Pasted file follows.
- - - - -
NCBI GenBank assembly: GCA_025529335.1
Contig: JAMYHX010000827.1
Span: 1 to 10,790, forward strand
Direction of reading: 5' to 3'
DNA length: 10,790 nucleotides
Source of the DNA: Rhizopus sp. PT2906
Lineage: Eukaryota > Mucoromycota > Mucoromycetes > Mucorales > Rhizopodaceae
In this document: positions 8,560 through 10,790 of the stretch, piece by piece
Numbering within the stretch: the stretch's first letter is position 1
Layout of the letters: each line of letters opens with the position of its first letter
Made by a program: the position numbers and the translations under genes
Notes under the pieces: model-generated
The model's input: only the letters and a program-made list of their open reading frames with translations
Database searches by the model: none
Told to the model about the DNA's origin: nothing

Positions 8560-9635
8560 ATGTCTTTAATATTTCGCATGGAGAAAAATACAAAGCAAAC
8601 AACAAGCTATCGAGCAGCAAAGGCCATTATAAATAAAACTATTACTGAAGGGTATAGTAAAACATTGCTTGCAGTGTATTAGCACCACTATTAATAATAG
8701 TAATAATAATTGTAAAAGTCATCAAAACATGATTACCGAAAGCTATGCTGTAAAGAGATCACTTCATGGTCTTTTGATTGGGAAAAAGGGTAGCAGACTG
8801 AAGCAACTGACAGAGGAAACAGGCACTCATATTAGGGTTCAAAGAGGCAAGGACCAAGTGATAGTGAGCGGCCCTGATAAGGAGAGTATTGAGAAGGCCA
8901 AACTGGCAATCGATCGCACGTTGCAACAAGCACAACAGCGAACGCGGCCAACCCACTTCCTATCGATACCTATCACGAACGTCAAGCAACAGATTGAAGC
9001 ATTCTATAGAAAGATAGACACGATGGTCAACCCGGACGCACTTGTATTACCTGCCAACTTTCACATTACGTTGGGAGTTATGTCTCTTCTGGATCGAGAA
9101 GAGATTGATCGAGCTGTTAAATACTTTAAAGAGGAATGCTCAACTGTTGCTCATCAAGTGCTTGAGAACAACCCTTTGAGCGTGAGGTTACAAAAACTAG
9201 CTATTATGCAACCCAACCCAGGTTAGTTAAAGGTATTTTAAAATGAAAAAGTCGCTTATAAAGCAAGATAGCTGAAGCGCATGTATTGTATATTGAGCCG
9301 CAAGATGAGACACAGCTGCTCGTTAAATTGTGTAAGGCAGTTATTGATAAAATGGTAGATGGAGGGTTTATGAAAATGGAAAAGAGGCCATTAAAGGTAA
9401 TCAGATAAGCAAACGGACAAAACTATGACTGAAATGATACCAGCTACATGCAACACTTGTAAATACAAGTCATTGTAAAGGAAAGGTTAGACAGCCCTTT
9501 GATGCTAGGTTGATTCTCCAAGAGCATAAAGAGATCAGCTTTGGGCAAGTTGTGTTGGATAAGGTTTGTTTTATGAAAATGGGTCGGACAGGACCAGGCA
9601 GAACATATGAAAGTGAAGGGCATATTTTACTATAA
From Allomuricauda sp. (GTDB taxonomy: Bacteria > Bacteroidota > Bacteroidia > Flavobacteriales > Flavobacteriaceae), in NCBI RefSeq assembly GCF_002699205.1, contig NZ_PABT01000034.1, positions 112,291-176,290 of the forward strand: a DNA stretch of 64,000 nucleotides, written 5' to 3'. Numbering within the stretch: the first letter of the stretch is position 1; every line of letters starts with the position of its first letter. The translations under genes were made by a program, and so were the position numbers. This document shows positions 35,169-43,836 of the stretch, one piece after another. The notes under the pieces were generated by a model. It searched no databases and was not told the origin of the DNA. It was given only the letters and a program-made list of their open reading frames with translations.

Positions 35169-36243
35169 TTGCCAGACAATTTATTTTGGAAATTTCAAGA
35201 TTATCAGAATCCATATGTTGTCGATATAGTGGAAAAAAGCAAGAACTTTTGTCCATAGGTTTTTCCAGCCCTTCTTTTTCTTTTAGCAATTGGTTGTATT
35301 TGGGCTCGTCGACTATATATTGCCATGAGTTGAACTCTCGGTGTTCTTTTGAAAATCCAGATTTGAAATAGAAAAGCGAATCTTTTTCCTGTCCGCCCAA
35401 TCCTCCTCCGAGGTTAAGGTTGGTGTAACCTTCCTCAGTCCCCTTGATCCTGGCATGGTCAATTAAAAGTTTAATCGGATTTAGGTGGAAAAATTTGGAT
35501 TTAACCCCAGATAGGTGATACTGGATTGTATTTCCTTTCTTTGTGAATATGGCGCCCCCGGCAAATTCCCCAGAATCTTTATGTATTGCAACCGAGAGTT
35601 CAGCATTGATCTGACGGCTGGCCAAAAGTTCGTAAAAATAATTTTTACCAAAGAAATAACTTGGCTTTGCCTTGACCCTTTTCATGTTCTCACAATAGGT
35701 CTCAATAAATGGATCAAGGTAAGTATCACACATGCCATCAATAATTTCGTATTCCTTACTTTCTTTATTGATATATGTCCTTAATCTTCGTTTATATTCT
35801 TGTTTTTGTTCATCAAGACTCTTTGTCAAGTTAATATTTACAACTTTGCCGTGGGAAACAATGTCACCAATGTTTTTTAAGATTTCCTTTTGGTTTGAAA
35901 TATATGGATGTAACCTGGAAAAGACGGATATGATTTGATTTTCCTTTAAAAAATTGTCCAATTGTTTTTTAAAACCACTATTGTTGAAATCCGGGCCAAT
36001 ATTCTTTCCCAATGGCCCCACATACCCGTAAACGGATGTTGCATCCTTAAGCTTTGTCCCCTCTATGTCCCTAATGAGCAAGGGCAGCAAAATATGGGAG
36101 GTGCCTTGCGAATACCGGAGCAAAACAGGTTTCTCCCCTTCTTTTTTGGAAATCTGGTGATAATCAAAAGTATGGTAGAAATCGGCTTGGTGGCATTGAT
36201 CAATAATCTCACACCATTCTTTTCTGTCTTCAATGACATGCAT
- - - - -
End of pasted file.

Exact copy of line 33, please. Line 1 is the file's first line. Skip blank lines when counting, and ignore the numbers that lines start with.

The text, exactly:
35301 TGGGCTCGTCGACTATATATTGCCATGAGTTGAACTCTCGGTGTTCTTTTGAAAATCCAGATTTGAAATAGAAAAGCGAATCTTTTTCCTGTCCGCCCAA